The Congressional Research Service observed in a 2017 report that “early history of the United States is replete with examples of all three branches of the federal government playing a role in constitutional interpretation.” Members of Congress weren’t so complacent in their duties and, the CRS noted, never sat idly while allowing the courts to have “a final or even exclusive role in defining the basic powers and limits of the federal government.”

Prior to the 20th century, most federal legislators subscribed to Madison’s view in Federalist 49 that “the several departments being perfectly co-ordinate by the terms of their common commission, neither of them, it is evident, can pretend to an exclusive or superior right of settling the boundaries between their respective powers.” Madison emphatically believed that “each [department] must in the exercise of its functions be guided by the text of the Constitution according to its own interpretation of it.”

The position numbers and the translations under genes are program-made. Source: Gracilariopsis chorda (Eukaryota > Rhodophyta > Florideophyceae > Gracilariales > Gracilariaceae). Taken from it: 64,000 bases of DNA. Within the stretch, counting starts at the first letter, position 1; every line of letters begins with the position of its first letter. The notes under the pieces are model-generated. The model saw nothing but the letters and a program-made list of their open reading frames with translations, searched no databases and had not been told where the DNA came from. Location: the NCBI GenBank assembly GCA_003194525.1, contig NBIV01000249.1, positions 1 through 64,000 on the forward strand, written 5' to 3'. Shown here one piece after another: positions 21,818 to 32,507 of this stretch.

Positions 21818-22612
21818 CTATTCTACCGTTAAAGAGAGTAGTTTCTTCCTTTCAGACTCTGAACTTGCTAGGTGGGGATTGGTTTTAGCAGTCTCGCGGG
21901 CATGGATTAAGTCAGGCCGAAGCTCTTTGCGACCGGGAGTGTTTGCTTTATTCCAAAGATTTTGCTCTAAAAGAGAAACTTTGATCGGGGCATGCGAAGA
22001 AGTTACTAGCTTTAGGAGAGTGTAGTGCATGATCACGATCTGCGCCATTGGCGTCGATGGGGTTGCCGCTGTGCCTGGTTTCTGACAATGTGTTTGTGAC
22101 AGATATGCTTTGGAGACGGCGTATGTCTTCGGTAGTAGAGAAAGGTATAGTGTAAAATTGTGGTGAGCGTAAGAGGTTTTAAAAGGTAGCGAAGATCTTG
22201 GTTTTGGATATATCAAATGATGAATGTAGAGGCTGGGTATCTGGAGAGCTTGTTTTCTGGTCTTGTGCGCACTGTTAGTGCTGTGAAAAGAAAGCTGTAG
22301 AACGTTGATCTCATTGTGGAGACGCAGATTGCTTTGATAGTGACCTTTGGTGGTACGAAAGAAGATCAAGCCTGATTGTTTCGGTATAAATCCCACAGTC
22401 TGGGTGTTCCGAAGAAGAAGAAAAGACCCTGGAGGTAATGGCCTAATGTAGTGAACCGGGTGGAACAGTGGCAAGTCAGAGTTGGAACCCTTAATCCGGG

Skrmetti could not be more off target by citing the Tennessee State Constitution as rationale for obsequiously crowning the federal judiciary the sole expositors of the U.S. Constitution.

In fact, Article 11, Section 16 of Tennessee’s constitution makes it clear that the state’s declaration of rights “shall never be violated on any pretense whatever.”

So, what is the remedy when federal officials violate those rights? Cry to the courts and hope for the best? Nope.

“To guard against transgression of the high powers we have delegated, we declare that every thing in the bill of rights contained, is excepted out of the General powers of government, and shall forever remain inviolate.”

Perhaps Skrmetti could use a refresher course on his state’s constitution — and James Madison while he’s at it!